Lawrence Sherman from New York, who previously was a stand-up comedian and emergency care physician and is now a leader in CPD, gave an interesting presentation on the importance of faculty evaluation in CPD. He used the CME/CPD measurement strategy described by Moore and colleagues in 2009 that is based on earlier work in evaluation education done by Kirkpatrick. In the Moore model, there are seven levels of evaluation starting with the simplistic measurement of participation. I have often been critical of the lack in the Kirkpatrick Model of assessment of participation and indeed added this level when we first used the Kirkpatrick Model in the BEME Collaboration. In the real world, whether students or doctors participate in a learning programme is critical. Unfortunately, in many research studies the investigations start with the students having been enrolled in the programme or approach which is the subject of the evaluation. Lawrence Sherman has agreed to be one of our plenary speakers at AMEE 2014 in Milan and will be addressing the impact of technology on learning. I look forward to hearing him.

I was interested in a presentation by Rehan Khan and his description of how at Riphah International Medical College in Pakistan they had moved on the different continua on the SPICES model and from Level 1 to Level 7 on the Integration Ladder, which I previously described. I was interested to see the tools being used to assess curriculum change. Among the symposia was one on ethics and professionalism. Anis Ahmed, Vice Chancellor at Riphah University, provided an interesting and new perspective relating to the international meaning of ethical norms and values. He advocated the possibility of global ethical values and the inculcation in the personality of medical practitioners. Jan van Dalen from Maastricht had the provocative title, Professionalism doesn’t exist, but went on to make a plea for teaching ethics and professionalism in context. In isolation, he argued, they don’t exist. Usman Mahboob used the tree as a metaphor for understanding the process of professionalism with the fruits including empathy, propriety, responsibility, and trust and the trunk of the tree as self-regulation, which he argued needs to be strong for the tree to grow. Hidden in the roots were the conflicts and dilemmas relating to professionalism.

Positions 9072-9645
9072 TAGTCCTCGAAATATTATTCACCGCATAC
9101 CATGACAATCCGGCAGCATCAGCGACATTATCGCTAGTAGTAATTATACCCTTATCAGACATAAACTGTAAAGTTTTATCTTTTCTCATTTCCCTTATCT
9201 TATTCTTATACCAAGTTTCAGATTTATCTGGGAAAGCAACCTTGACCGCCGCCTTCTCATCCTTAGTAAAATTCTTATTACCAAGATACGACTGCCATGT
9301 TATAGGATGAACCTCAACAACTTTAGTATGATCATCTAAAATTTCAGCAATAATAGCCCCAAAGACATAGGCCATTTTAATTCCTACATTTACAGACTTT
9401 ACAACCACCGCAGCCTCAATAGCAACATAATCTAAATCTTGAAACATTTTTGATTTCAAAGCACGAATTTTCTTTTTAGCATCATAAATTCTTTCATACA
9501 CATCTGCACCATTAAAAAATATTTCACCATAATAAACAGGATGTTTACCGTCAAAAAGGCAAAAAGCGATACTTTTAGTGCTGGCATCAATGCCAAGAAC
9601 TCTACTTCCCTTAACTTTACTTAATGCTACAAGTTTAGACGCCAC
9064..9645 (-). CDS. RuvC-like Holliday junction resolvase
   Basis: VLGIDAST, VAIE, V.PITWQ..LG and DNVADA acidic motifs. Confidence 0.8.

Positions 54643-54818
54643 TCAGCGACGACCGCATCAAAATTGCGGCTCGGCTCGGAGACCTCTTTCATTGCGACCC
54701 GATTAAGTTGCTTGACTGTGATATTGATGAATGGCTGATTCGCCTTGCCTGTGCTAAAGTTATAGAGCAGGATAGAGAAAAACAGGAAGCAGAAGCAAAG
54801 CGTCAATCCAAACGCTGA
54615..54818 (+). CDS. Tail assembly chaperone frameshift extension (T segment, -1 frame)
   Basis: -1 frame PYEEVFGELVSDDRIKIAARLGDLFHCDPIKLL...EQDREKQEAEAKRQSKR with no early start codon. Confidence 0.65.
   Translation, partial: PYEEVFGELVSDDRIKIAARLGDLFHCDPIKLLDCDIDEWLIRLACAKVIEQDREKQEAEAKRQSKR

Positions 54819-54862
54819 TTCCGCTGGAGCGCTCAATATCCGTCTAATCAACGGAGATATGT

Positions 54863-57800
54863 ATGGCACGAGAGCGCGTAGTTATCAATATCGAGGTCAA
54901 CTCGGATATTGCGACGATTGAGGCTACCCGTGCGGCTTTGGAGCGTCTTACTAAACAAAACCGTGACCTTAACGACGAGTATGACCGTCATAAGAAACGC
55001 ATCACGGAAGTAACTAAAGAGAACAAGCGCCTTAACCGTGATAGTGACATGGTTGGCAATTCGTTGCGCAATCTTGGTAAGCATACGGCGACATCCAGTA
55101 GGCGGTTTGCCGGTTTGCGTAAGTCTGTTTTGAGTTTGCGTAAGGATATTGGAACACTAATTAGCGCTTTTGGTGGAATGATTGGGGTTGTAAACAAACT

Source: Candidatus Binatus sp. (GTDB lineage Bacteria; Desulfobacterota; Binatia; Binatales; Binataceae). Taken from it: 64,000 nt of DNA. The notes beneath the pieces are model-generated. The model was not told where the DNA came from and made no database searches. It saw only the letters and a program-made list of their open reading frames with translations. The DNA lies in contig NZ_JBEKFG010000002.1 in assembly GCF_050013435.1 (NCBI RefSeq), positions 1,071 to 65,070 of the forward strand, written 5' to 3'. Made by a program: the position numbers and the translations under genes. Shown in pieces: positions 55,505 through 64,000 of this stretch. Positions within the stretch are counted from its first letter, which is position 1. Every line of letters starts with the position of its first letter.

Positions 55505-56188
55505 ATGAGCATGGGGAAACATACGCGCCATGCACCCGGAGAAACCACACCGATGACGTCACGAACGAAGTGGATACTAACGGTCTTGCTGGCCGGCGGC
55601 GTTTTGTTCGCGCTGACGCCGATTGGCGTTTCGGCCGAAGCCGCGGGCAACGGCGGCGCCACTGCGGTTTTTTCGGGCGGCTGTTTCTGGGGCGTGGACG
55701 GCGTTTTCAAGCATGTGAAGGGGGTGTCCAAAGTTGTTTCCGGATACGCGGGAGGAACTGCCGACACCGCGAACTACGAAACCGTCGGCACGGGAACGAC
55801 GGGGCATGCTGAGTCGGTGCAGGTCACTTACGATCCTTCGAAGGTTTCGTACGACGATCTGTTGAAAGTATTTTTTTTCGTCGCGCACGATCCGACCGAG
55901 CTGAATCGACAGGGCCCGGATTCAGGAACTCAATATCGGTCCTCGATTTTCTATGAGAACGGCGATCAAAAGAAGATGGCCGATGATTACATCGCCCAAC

There was a rich collection of short communication and poster sessions. Many were of interest and highlighted the advantages of new approaches, such as team-based learning. One short communication which interested me was by Ozlem Midik from Turkey on Empathy and lifelong learning in the preclinical students which assessed empathy and lifelong learning tendencies of students as they went through the education programme. While recognising lifelong learning as an important learning outcome, I was not fully aware of Yelkin Diker Coskun’s work on a Lifelong learning tendency scale that was used in this study which looked at student progression in relation to the four subsets of motivation, perseverance, lack of self-regulation, and lack of curiosity. I think this is important work.

Madalena Paticio gave passionate plenary presentations on trends in curriculum development, including globalisation and social responsibility of a medical school and on humanism in medical education. Humanism was also addressed from a South African perspective by Athol Kent. I liked his quote from Daniel Sokol (2010), “A lecture without a story is like an operation without an anaesthetic.”

I look forward to participating in the fourth ICME, which is scheduled for 2015, but the dates and venue have not yet been announced.